Garland Reverses Trump-Era Immigration Order in Move That Will Cut Huge Backlog of Asylum Cases

The move will cut the ballooning backlog of 1.3 million immigration cases in the U.S. It is Garland's third such reversal of Trump policy.

Garland Reverses Trump-Era Immigration Order in Move That Will Cut Huge Backlog of Asylum Cases

A Border Patrol agent takes a Central American couple who crossed the Rio Grande River illegally to seek asylum into custody. – Hidalgo, TX, USA – May 26, 2021 (Shutterstock)

By Julia Ainsley, NBC News

WASHINGTON — Attorney General Merrick Garland on Thursday reversed an order from Trump’s Attorney General Jeff Sessions that barred immigration judges from closing cases and removing them from their docket if they deem them low-priority.

The move will cut down on the ballooning backlog of immigration cases in the U.S., now surpassing 1.3 million, according to data compiled by TRAC out of Syracuse University.

Garland said in his order that immigration judges’ ability to administratively close cases previously allowed “government counsel to request that certain low-priority cases be removed from the immigration judges’ active calendars,” thereby allowing judges “to focus on higher-priority cases.”

Garland previously overturned two other immigration court decisions by his Trump-era predecessors that had made it harder for victims of gang and domestic violence to win asylum.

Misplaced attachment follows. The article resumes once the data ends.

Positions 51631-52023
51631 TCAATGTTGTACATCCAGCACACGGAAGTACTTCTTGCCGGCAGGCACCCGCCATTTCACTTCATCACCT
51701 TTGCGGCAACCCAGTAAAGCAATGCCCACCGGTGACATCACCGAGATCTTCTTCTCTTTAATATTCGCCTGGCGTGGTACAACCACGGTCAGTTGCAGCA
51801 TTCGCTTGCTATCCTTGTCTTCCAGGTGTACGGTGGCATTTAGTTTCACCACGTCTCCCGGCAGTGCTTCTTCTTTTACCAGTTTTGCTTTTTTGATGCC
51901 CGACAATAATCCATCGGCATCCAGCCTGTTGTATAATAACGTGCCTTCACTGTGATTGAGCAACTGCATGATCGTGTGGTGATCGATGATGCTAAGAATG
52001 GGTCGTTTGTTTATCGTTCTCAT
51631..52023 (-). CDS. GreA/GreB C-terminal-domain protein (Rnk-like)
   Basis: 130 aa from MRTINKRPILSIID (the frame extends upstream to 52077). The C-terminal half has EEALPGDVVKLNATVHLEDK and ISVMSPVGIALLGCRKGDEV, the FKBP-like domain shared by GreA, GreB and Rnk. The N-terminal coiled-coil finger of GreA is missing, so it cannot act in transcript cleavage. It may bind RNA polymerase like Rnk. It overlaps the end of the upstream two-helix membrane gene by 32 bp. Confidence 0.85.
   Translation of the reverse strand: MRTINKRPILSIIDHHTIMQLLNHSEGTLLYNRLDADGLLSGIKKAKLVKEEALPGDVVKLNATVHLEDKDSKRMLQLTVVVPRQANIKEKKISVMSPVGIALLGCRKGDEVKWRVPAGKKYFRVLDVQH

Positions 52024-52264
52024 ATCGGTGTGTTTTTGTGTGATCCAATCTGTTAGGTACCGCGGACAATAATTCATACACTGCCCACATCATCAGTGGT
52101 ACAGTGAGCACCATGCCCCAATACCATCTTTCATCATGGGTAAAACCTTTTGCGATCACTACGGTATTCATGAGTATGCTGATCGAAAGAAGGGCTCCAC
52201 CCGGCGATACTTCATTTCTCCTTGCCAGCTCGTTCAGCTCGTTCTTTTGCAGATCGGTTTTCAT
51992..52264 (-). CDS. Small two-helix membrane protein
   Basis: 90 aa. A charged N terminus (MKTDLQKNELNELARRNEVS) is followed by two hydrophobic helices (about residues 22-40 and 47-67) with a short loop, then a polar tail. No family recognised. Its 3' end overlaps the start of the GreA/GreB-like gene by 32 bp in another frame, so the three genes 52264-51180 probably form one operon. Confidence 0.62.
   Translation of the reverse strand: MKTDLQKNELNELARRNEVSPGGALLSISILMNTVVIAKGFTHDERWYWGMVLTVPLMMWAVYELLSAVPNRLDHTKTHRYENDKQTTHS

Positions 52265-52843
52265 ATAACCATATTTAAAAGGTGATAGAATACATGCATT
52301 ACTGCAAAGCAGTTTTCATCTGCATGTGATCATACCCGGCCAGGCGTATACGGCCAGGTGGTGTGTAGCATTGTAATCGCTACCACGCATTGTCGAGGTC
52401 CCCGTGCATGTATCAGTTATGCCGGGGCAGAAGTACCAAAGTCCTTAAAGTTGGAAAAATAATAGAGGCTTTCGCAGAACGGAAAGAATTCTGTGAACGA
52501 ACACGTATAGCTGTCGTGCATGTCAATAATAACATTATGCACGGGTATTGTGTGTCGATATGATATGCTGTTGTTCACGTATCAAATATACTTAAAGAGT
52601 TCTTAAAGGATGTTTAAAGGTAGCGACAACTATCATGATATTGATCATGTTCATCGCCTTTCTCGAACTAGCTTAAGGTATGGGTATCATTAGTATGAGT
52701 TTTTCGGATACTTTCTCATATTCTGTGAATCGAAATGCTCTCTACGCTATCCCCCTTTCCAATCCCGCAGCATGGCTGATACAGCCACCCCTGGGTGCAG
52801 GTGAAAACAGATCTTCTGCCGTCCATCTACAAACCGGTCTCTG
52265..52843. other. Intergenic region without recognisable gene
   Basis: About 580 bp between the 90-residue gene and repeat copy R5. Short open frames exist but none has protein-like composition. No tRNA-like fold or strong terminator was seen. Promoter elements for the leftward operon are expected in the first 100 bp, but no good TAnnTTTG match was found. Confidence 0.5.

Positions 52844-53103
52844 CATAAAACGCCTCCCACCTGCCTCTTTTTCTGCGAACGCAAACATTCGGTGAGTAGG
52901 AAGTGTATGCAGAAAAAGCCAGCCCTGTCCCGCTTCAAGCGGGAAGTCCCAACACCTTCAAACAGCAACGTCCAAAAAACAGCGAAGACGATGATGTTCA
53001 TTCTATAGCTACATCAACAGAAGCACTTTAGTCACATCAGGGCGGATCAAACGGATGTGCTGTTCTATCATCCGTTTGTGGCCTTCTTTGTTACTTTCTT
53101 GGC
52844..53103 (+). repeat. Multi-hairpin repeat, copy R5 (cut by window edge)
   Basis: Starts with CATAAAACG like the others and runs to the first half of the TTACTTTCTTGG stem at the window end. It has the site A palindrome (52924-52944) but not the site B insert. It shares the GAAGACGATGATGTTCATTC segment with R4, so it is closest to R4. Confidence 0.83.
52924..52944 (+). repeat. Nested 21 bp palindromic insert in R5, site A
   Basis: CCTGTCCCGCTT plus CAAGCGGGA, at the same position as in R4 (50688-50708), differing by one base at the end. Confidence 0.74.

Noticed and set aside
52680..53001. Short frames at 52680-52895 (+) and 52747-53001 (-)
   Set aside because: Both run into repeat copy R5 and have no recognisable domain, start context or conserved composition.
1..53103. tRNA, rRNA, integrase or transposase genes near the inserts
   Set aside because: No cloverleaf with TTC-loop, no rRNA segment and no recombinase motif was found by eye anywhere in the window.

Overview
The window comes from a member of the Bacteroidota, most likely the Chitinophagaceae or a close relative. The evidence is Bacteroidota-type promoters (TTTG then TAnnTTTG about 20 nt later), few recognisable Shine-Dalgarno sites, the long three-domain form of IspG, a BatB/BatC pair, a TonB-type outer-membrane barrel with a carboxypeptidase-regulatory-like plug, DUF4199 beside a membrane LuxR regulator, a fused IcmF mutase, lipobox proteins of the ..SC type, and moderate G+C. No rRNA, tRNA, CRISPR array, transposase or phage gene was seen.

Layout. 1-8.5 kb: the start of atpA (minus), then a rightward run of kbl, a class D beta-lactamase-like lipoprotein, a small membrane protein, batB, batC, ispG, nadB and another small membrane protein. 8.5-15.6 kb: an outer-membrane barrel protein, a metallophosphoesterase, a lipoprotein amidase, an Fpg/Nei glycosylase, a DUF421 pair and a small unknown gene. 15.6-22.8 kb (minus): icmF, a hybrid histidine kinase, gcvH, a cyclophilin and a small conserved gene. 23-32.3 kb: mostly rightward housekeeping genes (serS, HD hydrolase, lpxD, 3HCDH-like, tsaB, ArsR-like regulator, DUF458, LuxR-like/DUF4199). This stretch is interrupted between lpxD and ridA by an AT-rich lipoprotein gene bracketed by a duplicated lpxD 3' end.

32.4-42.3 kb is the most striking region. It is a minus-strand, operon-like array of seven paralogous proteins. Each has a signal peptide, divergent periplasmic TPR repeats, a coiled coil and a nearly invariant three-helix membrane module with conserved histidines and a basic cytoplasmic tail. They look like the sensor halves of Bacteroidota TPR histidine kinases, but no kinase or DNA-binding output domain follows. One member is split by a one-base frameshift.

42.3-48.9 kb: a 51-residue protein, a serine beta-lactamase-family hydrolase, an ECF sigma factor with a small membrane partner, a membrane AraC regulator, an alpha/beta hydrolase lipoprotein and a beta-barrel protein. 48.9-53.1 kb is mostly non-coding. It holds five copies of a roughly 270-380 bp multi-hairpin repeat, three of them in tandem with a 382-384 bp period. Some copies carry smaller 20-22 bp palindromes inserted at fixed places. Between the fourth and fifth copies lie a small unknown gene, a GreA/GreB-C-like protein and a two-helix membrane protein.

In his order to immigration judges, Garland reiterated that closing a case administratively does not permanently dismiss but rather pauses a case. In some cases, a judge may wish to pause a case while U.S. Citizenship and Immigration Services reviews an immigrant’s visa application, Garland said.

Immigration courts, unlike the rest of the federal court system, fall under the direction of the Justice Department, and attorneys general have the power to reverse immigration judges’ decisions and set precedent.

Vacating the Trump-era order on administrative closures is Garland’s third use of what is known as certification power.

The Trump administration’s attorneys general used certification to alter large parts of the immigration system without writing new laws or regulations, issuing more than 10 such decisions in four years.

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